Sunday, December 3, 2017

Chicago's Loren Miller & Company Department Store. (1900-1931)

Before there was a Uptown community on the north side of Chicago, there was Sheridan Square.

Centered around the intersection of Lawrence and Evanston Avenue (renamed Broadway in 1913), the area remained pretty much building-free well into the early part of the 20th century, even as people started building large suburban-style homes in nearby Edgewater, Buena Park, and Ravenswood. But when Loren Miller moved his dry goods business from Wilson Avenue a few blocks north to Broadway and Lawrence in 1915, Sheridan Square began transforming into the heart of the Uptown business and entertainment district.

Miller knew the dry goods market well. He'd worked for Marshall Field & Company and other large downtown department stores before opening up his Wilson Avenue establishment in 1896. As more and more people moved out of the more congested and built-up parts of the city to the south, little pockets of upscale residential communities began cropping up north of today's Irving Park Road, and Miller catered to this clientele.

The Loren Miller & Co. was founded around 1900. Much of the store's early success relied upon Miller's willingness to replace traditional retailing practices with more innovative ones, such as widespread use of newspaper advertising, bargain pricing, superior customer service, and liberal credit policies.

By 1914, Loren Miller & Co. had outgrown its original location, and Miller was looking for a place to move to - just not too far away. It just so happened that Mr. Albert Cook owned a vacant piece of property that he wanted to improve with an income-generating building. The vacant lot was between two existing buildings perched on a triangular parcel of land created by the intersecting streets of Broadway, Racine, and Leland Avenues, not far from Miller's Wilson Avenue store.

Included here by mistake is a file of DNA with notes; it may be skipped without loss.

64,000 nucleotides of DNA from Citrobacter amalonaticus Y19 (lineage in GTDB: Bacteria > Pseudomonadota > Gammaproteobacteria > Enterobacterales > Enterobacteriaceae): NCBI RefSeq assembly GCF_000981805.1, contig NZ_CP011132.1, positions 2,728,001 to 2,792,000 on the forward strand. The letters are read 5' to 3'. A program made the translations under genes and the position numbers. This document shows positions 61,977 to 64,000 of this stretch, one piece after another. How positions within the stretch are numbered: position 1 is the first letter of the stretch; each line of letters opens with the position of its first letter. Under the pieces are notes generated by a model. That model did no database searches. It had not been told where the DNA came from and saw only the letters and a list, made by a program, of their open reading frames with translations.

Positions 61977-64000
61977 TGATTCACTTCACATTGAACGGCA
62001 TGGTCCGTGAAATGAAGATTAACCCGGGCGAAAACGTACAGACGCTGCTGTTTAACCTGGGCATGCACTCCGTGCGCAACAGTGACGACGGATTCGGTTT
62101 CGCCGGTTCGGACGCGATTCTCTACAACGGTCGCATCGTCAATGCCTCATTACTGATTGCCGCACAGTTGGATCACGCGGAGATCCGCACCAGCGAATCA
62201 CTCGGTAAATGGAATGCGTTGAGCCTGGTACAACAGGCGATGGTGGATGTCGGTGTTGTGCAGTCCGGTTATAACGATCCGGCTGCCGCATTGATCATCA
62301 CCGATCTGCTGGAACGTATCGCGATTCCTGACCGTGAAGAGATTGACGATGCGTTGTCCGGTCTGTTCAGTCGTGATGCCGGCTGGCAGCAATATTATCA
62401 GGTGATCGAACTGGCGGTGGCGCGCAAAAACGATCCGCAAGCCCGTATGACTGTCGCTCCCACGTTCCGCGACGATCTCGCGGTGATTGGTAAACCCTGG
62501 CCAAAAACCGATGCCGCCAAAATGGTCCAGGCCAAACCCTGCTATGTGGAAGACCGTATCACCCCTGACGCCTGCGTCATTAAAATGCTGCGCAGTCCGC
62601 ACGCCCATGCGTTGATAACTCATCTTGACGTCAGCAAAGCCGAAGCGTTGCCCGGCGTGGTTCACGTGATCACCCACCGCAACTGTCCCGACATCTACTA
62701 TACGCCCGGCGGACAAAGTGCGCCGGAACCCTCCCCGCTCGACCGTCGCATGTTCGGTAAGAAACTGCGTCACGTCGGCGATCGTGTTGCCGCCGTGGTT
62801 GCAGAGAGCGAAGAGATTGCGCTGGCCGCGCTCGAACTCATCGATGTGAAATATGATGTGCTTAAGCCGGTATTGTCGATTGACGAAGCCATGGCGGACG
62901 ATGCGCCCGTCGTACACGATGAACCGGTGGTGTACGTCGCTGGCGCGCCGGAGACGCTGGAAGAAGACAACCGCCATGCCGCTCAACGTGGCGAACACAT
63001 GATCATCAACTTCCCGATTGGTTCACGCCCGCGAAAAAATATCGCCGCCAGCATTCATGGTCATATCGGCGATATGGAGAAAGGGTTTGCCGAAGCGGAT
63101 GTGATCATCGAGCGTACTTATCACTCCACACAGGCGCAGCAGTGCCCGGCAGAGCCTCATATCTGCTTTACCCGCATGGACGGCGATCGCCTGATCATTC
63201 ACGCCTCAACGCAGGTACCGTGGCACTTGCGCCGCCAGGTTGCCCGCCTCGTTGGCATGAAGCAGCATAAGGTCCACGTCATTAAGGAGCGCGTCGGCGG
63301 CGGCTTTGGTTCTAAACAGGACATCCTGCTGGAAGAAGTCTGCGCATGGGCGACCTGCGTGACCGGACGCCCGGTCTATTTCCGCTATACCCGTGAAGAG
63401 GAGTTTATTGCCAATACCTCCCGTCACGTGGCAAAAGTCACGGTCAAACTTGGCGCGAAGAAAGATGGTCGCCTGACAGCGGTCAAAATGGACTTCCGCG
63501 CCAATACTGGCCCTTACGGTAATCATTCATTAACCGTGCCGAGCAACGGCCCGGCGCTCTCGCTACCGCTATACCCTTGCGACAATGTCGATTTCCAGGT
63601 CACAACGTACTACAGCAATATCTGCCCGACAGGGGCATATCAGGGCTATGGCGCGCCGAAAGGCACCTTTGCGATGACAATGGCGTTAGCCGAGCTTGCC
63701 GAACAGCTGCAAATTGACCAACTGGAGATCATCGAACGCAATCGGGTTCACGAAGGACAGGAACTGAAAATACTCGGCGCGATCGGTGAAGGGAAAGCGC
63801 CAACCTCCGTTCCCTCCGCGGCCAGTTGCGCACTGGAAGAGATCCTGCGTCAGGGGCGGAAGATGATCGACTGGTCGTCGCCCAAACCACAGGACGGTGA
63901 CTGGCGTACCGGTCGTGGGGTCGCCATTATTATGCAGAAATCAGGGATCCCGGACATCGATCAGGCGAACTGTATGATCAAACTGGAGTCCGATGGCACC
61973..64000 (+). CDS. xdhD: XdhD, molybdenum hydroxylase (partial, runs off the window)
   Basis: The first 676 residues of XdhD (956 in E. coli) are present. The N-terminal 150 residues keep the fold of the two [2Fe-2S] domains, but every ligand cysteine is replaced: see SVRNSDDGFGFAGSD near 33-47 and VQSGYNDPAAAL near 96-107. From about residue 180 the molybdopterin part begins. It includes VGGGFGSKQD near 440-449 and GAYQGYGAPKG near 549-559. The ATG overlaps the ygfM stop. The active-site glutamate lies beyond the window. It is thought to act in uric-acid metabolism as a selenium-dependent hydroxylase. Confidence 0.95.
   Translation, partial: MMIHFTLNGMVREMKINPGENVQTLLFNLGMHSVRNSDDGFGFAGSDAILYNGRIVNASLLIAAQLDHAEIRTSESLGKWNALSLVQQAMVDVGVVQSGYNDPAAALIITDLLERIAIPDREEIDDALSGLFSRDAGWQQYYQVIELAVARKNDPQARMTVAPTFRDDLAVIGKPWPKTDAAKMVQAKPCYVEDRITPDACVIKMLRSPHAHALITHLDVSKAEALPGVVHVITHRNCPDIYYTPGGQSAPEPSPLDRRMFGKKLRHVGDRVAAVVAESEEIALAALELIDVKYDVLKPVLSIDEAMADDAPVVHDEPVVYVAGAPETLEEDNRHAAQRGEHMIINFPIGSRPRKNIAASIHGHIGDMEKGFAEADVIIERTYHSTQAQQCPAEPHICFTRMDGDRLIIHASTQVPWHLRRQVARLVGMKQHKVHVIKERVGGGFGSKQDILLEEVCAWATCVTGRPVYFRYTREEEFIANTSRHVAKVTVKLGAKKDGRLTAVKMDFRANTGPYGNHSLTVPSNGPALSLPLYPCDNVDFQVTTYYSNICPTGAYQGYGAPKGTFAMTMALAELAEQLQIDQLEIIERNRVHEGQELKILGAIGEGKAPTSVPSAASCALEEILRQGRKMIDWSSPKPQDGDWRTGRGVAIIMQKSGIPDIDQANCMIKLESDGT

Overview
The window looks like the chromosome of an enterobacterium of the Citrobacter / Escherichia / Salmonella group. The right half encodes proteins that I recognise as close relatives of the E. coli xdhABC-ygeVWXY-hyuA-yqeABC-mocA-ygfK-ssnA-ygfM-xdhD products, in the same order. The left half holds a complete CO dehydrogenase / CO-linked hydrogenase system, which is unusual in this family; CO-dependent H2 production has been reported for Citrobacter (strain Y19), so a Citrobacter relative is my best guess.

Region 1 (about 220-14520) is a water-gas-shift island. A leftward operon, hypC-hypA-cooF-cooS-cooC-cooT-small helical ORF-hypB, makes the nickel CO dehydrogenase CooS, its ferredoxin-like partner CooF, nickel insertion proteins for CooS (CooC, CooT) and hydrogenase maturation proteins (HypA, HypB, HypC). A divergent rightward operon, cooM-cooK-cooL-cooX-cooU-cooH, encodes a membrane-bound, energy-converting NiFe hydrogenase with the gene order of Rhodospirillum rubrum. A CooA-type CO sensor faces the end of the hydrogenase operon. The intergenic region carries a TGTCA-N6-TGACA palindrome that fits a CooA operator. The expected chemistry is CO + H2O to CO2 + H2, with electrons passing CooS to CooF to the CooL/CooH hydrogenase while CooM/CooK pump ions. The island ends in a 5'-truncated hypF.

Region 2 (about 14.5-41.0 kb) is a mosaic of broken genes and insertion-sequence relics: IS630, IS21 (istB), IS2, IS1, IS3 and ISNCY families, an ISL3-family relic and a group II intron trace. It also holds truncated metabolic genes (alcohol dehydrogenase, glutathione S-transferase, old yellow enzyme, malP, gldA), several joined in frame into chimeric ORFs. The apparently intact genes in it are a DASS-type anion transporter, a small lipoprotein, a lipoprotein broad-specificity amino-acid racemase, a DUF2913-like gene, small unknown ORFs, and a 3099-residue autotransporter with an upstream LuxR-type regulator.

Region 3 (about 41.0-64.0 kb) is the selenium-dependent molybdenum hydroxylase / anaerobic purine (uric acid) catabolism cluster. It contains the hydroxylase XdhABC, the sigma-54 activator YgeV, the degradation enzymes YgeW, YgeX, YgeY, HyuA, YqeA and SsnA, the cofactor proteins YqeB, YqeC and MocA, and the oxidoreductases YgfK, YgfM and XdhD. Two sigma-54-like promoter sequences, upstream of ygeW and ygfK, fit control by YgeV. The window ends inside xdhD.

A beautiful new fireproof steel structure is nearing completion at 4722-28 Broadway in the Wilson Avenue District (today's Uptown community), one of Chicago's smartest residence districts. This new store is between Lawrence and Leland avenues. It has attracted considerable attention in Chicago because its personnel is composed of men who have been identified with the retail trade of the Chicago Loop district for many years.

Loren Miller signed a 20-year lease at $21,000 ($581,000 today) per year for the brand new $150,000 5-story, bright white terra-cotta coated department store. William Klewer designed the loft building between the Plymouth Hotel and the Sheridan Trust and Savings Bank. The annual rent was $21,500, or 430,000 for the term. Mr. Miller had a capital stock of $350,000 ($9,460,000 today).

The five floors and basement give a selling space of approximately 54,000 square feet. 
  • The First Floor was devoted to piecing goods, notions, ribbons, jewelry, and men's furnishings. 
  • The Second Floor had men's clothing, shoes, and the company's general offices. 
  • The Third Floor carried women's apparel, millinery, corsets, etc. 
  • The Fourth Floor was the children's clothing, newborn to teen. with the infants' shop, children's barbershop, playroom, and children's, boys and misses' apparel. 
  • The Fifth Floor was full of house furnishings, carpets, upholstery goods, and furniture.
By the time the doors were ready to open in November of 1915, Miller had renegotiated his lease and extended the term by another 5 years. Loren Miller & Co. opened with a stock of about $125,000 ($3 million in 2017) in medium and high-class merchandise.